Secondly, I've decided to post the most first 10 songs my ipod played on shuffle mode at work this morning. It seems to be all the rage, so here's my list. Of course, you can't argue with the Gods Of Random Play Mode, so if some of these songs suck, it's not my fault (Although I have said, in the past, that I stand behind each and every song on my ipod. I'm not sure if that's true anymore.)
- Rambling Gambling Man--Bob Seger
- There's a Heartache Following Me--Pete Townshend
- No Lonesome Tune--Townes Van Zandt
- Honky Tonkin'--Townes Van Zandt (how the hell do you get two songs from the same album in a row when you're on shuffle mode?)
- Werewolves of London--Grateful Dead cover of the Zevon classic (it's only ok)
- I Was Born--The Magnetic Fields (not one of their best, but the opening line: "I was born/I hate this part/Being someone new" is pretty great)
- Black Messiah (Single Remix)--the Kinks (from their later "arena rock" period, but this is a great song)
- Young and Beautiful--Martin Sexton (no, this song wasn't written about me, as I'm sure you were thinking)
- Fidelio--Beethoven--Act I: O War Ich Schon Mit Der Vereint (little change of pace here, I guess. This is a pretty damn great aria, though. Oh, and also, opera kind of suffers more than rock when compressed to AAC--I really should get this in a lossless format, or better yet, an SACD format for my home stereo. But I digress)
- Atlantic City--Bruce Springsteen (what a way to round out the ten!)
Third, what's going on politically? Well, the City of Chicago and the State of Illinois are having a pissing match over CTA funds. There is a $55 million shortfall, and the city says it will have to severely cut service in July without an infusion of state money. The Blagorgeous One wants to pay for the shortfall with a dedicated software tax (or something like that), but the General Assembly is balking . I'm not sure what where the solution lies, outside of getting funds from the feds (which, I think, ain't gonna happen). Hopefully someone will blink before July 17.
Wednesday, April 13, 2005
DeLay's Wu RoomClick the link to see the picture of DeLay with his new major-domo.
Praise the Lord. Tom DeLay is putting together a war room to fight the demonic forces who are trying to destroy him. It's going to be a formidable operation. The Hammer recruited some of the most vicious political operators around to run it. Chief among them is Mr. Wu, former boss of Deadwood's Celestial District, who DeLay tapped to run his shop.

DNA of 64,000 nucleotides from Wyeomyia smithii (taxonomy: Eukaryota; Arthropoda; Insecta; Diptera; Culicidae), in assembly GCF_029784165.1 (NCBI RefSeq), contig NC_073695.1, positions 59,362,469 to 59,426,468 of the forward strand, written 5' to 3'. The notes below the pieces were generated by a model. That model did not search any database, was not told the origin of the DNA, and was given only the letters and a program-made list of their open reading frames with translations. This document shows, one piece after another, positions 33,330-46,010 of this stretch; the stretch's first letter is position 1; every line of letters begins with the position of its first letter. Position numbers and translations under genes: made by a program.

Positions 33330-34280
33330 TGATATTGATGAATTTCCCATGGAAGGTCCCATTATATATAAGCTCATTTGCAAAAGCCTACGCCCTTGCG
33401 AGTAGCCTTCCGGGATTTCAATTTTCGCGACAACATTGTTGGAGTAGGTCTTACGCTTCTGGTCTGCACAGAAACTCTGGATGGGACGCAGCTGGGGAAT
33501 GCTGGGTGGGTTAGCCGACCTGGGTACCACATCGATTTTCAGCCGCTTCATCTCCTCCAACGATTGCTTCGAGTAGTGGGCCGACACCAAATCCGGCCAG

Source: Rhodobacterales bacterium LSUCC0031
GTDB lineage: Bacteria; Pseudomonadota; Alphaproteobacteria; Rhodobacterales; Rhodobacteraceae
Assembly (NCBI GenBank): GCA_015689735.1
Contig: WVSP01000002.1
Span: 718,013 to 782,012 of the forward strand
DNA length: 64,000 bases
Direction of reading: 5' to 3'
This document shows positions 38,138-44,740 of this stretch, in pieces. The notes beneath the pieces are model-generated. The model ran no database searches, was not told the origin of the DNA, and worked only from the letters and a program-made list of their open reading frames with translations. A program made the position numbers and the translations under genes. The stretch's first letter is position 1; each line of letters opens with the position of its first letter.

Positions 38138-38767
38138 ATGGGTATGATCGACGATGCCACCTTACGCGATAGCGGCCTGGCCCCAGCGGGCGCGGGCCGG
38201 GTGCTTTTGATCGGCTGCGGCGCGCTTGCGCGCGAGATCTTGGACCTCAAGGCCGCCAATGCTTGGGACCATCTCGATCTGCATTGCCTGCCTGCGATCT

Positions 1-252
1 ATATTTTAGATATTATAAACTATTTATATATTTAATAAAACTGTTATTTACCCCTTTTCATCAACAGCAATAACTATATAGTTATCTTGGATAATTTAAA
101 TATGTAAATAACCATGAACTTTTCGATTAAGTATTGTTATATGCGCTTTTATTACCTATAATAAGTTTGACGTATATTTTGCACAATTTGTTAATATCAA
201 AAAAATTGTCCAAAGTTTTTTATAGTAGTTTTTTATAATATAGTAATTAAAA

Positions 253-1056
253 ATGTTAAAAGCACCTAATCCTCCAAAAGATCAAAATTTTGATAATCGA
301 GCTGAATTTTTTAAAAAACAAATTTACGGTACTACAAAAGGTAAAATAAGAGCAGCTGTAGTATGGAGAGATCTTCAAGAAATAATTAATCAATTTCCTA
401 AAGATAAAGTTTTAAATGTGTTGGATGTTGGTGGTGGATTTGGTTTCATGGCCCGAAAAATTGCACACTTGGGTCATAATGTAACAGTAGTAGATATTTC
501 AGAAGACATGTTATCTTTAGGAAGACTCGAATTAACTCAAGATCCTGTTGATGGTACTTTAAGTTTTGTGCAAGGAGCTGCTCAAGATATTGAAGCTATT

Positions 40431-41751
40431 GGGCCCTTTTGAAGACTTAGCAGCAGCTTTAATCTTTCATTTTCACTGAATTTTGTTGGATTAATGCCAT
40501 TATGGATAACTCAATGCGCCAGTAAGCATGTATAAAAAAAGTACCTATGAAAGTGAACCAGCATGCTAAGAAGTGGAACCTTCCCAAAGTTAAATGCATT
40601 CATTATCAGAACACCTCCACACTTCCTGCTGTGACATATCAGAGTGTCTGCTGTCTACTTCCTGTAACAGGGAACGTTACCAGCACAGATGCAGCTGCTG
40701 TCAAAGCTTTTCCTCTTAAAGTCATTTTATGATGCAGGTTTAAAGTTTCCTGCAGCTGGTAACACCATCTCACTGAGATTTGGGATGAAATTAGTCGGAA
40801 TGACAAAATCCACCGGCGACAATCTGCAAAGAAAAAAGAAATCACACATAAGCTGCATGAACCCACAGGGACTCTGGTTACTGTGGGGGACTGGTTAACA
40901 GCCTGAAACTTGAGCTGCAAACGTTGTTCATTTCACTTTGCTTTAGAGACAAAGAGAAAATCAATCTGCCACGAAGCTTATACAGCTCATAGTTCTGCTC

The General received a GOP Team Leader email from Mr. Wu, today. It outlines his strategy for dealing with DeLay's Enemies:Date: Tue, 11 Apr 2005 13:21:04 -0700posted by Gen. JC Christian, Patriot | 12:37 AM
From: Mr. Wu
To: GOP Team Leaders
Subject: Lefty Cocksucka!
Hamma, Hamma... Lefty cocksucka! Shays cocksucka! Hamma... Shays cocksuka. Senator Dogman Pennsylvania cocksucka! Cocksucka Dogman... Hamma... Pennsylvania cocksucka!
Judges cocksucka... Culture Life... judge cocksucka! Hamma, Hamma, judicial branch cocksucka!
Tuesday, April 12, 2005
Mr. Goldberg-Here is the Goldberg post I was responding to.
I don't think Catherine MacKinnon needs me to defend her, but I think your remark that her most famous campaign was a failure is inaccurate. You focus your post on date rape and pornography and compare the success of those two efforts. But you ignore MacKinnon's most successful (and arguably most famous) campaign, which was against sexual harassment. Before MacKinnon, sexual harassment was not a term that most people had any familiarity with, let alone the basis for a civil or criminal prosecution. In large part thanks to her efforts, the term is now a part of every American's life and, for better or for worse, has drastically changed the way men and women interact in and out of the work place. (In fact, she has probably had more of an effect on American's lives than any almost any other lawyer in history.)
On one hand, you are right because she herself may be more widely noticed for her work on pornography. On the other hand, I think her efforts against sexual harassment are more famous (although fewer people may associate those efforts with her - if that makes sense) and are more important and worthwhile. She would probably disagree with me on that last part and say that pornography and sexual harassment are equal wrongs, although I won't put words into her mouth.
Full disclosure, MacKinnon was a law school professor of mine. Although I did not interact with her very much, I found her to be a very nice person. I also agree with her on many things, although I am too much of a radical on free speech issues to support her positions on pornography.
(Additionally, she allowed you to choose your own exam question from a list of about 20 that was given to you in advance, and one of those questions in essence allowed you to write your own question. Awesome.)
Thanks, I enjoy your posts.
Good thing it is largely anonymous (except, now, to readers of this blog), because some of those sentences really seem like they were written by a five year old. Of course, so do most of my posts on this blog and most of the written product I am paid to produce.
Monday, April 11, 2005
Of course, the rest of this week I will be at the "printer" for work--the bane of any junior associate's existence, so I won't have much internet access. Of course, I hardly post even when I do have internet access, so the difference you all will see will be negligible.
That said, how about giving ourselves a round of applause for the bona fide troll we got in that comments section to my Pope post? As RD said, it must mean we've arrived.